Q: I have two male and four female cats. They are all neutered. However, Cullen (male) and Bella (female) have a habit of peeing in random places. It does not seem to be a territorial issue as they do it almost anywhere in the house. Also, my other male cat, Jake, who is the more aggressive of the two boys, likes to pick a fight with Cullen. Does this have anything to do with Cullen’s erratic elimination habits? How do I get them to be litter trained again and how do I help them to get along?
A: First of all you need to provide adequate litter pans in the house. The rule of thumb is to have at least one litter pan for two cats as they prefer privacy. No more than two cats should share a pan. Put them in places that are accessible and discreet. Felines can be picky; they won’t pee or poo if they find their litter pan is dirty, or if they do not like the particular texture or smell of the litter used. Some may be too dusty; others may be gritty, causing discomfort to the cat when it enters the pan.
Once a cat eliminates outside the litter pan, chances are they will do it again. The odour of their pee will remain and cats will choose to eliminate at the same place. The odour of the urine has to be removed using special cleansing agents which can be found in pet shops. To facilitate this, you may want to reposition your cats’ litter pans to areas of their choosing. Another possibility could be that your felines are suffering from urinary tract infection (UTI). It might be a good idea to have your vet check on Cullen and Bella.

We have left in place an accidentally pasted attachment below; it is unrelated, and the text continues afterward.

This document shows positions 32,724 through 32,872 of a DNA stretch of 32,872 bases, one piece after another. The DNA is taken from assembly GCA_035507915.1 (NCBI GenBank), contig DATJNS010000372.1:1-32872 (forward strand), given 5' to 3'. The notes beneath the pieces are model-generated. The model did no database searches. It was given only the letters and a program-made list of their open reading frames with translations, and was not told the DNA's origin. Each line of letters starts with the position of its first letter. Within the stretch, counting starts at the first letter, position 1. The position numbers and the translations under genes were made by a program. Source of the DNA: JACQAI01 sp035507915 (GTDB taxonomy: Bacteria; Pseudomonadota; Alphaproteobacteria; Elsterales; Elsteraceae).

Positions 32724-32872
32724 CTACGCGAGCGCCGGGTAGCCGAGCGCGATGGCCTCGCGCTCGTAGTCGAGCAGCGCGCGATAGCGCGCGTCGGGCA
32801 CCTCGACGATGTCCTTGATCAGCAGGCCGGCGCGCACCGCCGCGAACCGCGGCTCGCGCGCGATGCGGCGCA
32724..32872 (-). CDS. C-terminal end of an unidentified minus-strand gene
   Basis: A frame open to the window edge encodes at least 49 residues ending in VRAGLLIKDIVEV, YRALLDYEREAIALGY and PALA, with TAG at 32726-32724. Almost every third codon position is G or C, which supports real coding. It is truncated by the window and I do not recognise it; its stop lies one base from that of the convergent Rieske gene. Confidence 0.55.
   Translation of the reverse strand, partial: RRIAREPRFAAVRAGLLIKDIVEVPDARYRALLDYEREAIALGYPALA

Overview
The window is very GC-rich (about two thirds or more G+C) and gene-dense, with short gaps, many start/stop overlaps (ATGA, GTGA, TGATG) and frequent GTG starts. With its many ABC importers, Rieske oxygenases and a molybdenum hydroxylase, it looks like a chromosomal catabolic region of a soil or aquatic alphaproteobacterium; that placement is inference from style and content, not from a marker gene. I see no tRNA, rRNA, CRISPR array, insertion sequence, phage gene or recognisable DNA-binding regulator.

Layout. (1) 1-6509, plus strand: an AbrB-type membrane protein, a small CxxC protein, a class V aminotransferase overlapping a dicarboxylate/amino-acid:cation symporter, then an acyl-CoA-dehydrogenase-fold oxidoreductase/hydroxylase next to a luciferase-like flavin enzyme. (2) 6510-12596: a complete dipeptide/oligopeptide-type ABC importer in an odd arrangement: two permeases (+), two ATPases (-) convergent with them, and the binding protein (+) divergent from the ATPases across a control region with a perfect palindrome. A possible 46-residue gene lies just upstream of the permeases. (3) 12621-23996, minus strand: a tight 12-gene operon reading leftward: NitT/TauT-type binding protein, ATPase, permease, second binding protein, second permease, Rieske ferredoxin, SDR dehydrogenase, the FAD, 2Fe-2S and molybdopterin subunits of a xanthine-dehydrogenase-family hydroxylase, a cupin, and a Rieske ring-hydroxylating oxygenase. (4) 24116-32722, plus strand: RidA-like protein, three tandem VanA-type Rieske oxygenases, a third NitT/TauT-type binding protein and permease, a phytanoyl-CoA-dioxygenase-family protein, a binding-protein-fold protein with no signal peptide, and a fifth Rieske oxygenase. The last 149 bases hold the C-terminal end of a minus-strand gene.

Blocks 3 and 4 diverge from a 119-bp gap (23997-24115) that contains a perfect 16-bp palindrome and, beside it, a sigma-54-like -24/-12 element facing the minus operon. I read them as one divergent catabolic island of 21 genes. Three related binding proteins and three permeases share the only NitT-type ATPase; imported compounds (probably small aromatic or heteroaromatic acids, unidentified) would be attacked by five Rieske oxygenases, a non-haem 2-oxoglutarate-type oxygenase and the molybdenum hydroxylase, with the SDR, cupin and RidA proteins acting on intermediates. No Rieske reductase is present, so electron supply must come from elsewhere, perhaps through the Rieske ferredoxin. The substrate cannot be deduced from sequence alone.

Cullen’s erratic elimination habit is not the reason why they are being aggressive towards each other. Sterilised male cats usually do not display dominance or territorial behaviour. If the males were sterilised late, their hormones would have already kicked in and it is likely that they will spray to mark their territory and fight when they feel threatened. When this happens, it may be hard to correct their behaviour now, but it is not impossible. Take note that peeing and spraying are totally different behaviours. Give them more room, feed them separately, and try to avoid having them in the same place at the same time for a start.
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